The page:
The effects of the economic diversification coincides with the efforts to achieve Rwanda's Vision 2020 goals. This promotes and creates economic growth and development, as it not only expands into other sectors, but these sectors allow for international business to occur. They create better living standards for the Rwandan population, but they also generate access to the country's market.

As a means of achieving economic development, it is clear that in Rwanda's case the diversification of the economy contributed towards economic growth in the form of market freedom. The farmers have more freedom to produce what they can, and in turn will set a precedent for maintaining a diverse skill-set to benefit the economy.

Role of the WTO

The WTO is an organisation that aims to facilitate trade between nations. The organisation acts as a middle man in the process, ensuring that standards and agreements are met and upheld primarily to protect LDC's and promote growth.

In Rwanda, the WTO acts as an advisory body, suggesting the level at which tariffs must be implemented. However, Rwanda has gone against this guidance and implemented higher tariffs for some imports. This could be seen as an effort to protect local production, and perhaps to aid the introduction and adoption of appropriate technologies. Some forms of trade liberalisation have occurred, but Rwanda seems now to be equally focused on domestic production. After all, domestically created capital will stay in the country. There will be no risk of high levels of profit repatriation.

The WTO contributes to economic development as it allows for trade to take place in a protected and accounted manner. Both parties will be safer from agreement breaches, and the lesser developed country involved will often be the most protected.

6. Does aid, trade or FDI have the most positive impact on economic development?

In Rwanda's case, it seems to be a mixture of trade and aid that has contributed the most to the nation's economic development. The country's focus seems to be strengthening political and commercial ties with overseas countries, and has received a lot of support in achieving its goals. In order to do so, it may be argued that Rwanda is creating a brand for itself, advertising the country's diversity and unique natural resources to increase the prospects of more aid but also long term foreign relations.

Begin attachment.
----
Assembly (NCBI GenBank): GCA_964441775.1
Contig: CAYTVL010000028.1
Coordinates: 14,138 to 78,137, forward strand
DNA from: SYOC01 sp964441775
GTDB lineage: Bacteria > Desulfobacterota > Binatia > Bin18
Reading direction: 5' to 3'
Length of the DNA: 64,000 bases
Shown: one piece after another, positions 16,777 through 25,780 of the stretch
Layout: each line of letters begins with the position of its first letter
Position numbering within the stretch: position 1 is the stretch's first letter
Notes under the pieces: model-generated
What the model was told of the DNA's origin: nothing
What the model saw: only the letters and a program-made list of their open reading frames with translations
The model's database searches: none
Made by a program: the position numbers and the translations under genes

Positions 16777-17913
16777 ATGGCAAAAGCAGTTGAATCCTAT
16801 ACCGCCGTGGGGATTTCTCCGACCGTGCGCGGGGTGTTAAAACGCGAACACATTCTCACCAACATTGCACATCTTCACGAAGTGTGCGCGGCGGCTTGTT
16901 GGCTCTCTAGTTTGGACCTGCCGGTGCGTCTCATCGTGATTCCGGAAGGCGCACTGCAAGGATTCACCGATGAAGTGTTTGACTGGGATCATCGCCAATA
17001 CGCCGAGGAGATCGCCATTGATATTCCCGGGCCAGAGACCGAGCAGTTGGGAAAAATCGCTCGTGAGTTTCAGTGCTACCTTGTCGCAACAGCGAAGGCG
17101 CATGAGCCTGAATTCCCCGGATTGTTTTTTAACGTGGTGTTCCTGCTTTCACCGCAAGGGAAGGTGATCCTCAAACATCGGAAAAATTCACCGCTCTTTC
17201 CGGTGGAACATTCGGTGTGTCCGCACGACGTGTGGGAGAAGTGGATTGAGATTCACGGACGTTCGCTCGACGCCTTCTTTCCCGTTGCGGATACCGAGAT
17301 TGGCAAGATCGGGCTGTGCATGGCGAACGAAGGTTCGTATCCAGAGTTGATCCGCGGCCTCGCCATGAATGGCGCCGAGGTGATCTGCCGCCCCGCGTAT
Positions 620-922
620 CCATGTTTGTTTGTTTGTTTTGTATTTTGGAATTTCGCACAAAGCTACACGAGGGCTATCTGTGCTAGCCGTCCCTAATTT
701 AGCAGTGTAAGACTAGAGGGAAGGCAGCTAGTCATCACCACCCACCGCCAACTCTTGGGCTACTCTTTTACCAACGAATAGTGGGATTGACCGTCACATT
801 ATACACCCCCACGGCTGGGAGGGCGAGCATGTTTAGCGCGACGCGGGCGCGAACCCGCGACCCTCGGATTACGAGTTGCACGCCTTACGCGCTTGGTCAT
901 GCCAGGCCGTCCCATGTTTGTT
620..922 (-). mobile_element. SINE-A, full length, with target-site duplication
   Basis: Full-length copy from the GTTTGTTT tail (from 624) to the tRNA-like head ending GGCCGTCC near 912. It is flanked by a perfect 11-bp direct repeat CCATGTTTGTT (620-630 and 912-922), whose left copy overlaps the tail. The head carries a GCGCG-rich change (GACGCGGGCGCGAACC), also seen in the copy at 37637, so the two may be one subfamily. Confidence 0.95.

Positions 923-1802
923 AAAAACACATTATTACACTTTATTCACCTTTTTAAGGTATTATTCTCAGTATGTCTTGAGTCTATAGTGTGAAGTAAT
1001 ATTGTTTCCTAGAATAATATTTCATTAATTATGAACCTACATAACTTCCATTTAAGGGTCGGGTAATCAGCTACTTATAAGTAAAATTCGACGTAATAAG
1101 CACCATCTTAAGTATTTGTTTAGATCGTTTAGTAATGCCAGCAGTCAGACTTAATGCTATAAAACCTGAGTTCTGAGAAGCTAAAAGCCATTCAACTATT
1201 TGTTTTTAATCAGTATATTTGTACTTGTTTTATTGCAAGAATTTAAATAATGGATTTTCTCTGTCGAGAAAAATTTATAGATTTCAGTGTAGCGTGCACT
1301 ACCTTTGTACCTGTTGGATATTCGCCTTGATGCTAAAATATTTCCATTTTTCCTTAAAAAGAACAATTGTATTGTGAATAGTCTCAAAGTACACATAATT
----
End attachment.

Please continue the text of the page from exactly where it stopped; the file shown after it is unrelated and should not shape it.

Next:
With who?

Rwanda's main export partners are Kenya, DRC, China, Malaysia and the US. Interestingly, however, Kenyan demand comprises of approximately 32% of Rwanda's exports.

The primary contributor to aid in Rwanda is the US, and in 2014 has received 13.3 USD per capita. The US also donated more than 70% of the total aid Rwanda received that year.

Why Trade?

In terms of trade, at first glance Kenya has a GDP of 55 billion USD, while Rwanda's GDP is at 7.5 billion. This grants insight into the dynamic between the two countries, as Kenya has more purchasing power. This is shown by the current conversion rate of the Kenyan Shilling to the Rwandan Franc standing at 1:8 respectively. Therefore, Kenya has more money to spend in the international market, and is making use of purchasing Rwanda's unique resources like coffee.

As a result, in order to facilitate trade, a railway has been in construction between the two nations. They are working with Uganda, and building a Mombasa-Nairobi-Kampala-Kigali railway that would connect the three countries. This gives Rwanda an additional gain, as infrastructure will be present that hasn't before. Moreover, the infrastructure will not only benefit the local population, but also further liberalise the trade between the surrounding African territories.